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Comment Preferences

  •  Un*FUCKING*believable (4.00)
    I think everyone should print this story out and send it to their Representatives. (with your blessing of course...)

    This is just wrong...wrong...wrong.

    I'm not going anywhere. I'm standing up, which is how one speaks in opposition in a civilized world. - Ainsley Hayes

    by jillian on Mon Sep 05, 2005 at 07:57:50 AM PDT

    •  But FEMA did even more damage. They blocked the (4.00)
      local officials in getting what they needed to help secure things - such as blocking the Coast Guard from giving Jefferson Parish fuel like Aaron Broussard said on MTP.  Along with turning away water.  Not even to mention cutting emergency phone lines!???!

      What excuse do they have for that?

      It is all so unfathomable.  

      Plus, they didn't help the local and state bring up any communications operations which was a big contributer to the confusion.

      •  Surreal (4.00)
        Who are these guys?  What the hell was their game?  Blocking aid, cutting power, denying local people fuel?

        Was this an attempted coup?  Was this the sort of thing our nation did in Central America in order to topple unfriendly governments?

        Is this what FEMA has become?  A domestic branch of the CIA's dirty tricksters?  What next?  Exploding hot links?

        Banana Republicans, indeed!

        •  Here is more information on what they did: (4.00)
          (I'm not sure if this has been posted on Daily Kos or not, all the websites have been on overload with information flying)

          Posted by Flaxbee on DU on Saturday, September 3rd:

          "My husband used to work in disaster preparedness/relief .....he also worked in Russia for years, both before and after the fall of the Berlin Wall, and organized relief in the immediate aftermath of Chernobyl.

          He doesn't post here, but he wrote this - he's been on the phone day and night for the past five days trying to get someone to OK the offered assistance. Everyone knows this is a first-class fuck up, but here's another perspective.

          Over the years I have worked in and out of government to solve communications and technical problems, save lives and help where possible. I was managing director of a Russian-American telephone company providing rapid communications in the former Soviet Union and have helped with disaster communications projects around the world.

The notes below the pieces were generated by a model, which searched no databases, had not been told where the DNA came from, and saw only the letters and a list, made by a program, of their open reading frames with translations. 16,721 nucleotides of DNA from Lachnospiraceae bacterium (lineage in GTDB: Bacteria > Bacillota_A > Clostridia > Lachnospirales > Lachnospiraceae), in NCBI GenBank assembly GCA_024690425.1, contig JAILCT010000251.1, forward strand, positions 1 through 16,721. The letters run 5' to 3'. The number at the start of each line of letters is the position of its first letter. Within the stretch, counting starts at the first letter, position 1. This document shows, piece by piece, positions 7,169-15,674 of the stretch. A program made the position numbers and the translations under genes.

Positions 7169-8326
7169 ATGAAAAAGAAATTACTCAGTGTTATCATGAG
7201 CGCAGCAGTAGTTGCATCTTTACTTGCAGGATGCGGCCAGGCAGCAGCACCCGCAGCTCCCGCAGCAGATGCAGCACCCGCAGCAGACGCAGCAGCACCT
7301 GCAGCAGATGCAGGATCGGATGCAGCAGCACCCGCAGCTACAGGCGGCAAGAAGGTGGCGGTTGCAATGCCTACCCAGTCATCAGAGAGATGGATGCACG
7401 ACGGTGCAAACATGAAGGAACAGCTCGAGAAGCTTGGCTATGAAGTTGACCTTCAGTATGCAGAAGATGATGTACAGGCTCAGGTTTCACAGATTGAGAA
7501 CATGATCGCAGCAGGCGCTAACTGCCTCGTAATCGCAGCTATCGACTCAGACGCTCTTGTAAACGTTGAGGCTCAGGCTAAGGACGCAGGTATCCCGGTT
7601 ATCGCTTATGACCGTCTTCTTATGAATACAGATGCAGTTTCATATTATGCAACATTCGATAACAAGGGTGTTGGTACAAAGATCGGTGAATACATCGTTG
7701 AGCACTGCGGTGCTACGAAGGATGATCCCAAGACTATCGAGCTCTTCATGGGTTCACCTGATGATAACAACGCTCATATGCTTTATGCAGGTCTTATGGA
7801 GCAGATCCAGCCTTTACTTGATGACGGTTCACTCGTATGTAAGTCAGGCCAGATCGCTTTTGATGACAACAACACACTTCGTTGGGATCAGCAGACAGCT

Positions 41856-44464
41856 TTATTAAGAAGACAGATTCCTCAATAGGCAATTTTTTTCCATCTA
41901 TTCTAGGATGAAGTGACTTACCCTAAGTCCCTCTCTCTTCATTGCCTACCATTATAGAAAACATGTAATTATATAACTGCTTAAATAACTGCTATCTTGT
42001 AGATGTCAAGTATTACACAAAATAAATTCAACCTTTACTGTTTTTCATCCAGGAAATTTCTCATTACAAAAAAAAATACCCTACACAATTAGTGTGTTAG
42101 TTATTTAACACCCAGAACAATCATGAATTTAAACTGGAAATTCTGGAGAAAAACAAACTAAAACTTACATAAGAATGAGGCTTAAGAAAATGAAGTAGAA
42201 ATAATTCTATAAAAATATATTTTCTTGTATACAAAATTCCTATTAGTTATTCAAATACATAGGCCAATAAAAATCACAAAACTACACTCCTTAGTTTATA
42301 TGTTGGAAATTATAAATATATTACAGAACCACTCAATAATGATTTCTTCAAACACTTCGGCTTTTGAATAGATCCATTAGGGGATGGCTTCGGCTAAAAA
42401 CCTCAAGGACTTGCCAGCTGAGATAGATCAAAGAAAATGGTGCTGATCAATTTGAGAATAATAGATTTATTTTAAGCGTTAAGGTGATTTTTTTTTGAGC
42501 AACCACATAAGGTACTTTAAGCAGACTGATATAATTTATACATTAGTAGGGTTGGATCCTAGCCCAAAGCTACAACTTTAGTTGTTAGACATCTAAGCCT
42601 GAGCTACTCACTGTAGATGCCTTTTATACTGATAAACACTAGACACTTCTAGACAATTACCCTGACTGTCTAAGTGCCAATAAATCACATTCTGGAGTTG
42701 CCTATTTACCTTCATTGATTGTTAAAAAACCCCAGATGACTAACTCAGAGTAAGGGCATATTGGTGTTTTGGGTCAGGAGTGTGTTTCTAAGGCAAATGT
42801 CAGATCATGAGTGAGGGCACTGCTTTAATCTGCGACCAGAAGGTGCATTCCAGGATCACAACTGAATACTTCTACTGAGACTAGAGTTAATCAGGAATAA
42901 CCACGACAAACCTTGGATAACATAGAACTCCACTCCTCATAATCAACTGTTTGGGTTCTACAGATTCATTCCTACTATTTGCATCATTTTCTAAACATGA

This is the first time I have ever encountered this unbelievable kind of absolutely uncaring, Washington/political two-step. When the storm approached the Gulf coast I called offering simple suggestions to government types (since this was obviously from all reports going to be a terrible storm) of how to bring communications systems up as soon as the storm passed. I recommended bringing in Blimps with portable cell transceivers and VHF, UHF and other types of broadcast equipment and also equipment to aid in the search and rescue effort. No one was interested.

          When the storm hit and everyone knew the worst had happened, I contacted the Red Cross, (someone there hung up on me) and then FEMA where someone told me it was all up to the DOD -- and I wondered why the Pentagon was in charge of FEMA? I was also told that FEMA was being privatized and a number of the experienced staff trained in hurricane relief had been told they had to resign from FEMA and then be rehired by the private company.

          I called senators and governors, I even tried to get through to my contacts and no one would listen or respond (though a member of Senator Dole's staff did commiserate with me over the level of incompetence that was growing ever more apparent). Then Putin offered helicopters, search and rescue personnel, water purification equipment, and doctors and so much more. Had the State Department allowed the Russian humanitarian mission to proceed, Russian help would have been on the ground a good 24-48 hours before FEMA was in many of the poorer and worst-affected areas.

          Everyone here now knows that all international help was tuned down (Ms. Rice was shopping and taking in a play while these offers were coming in, so she may not be totally lying when she said no offers of help were turned down b/c she wasn't there to turn them down. But she's been caught lying again with a statement that can be proven to be an untruth empirically by simply making one phone call to Putin's offices or the many other nation offering help, or by reading LBN here).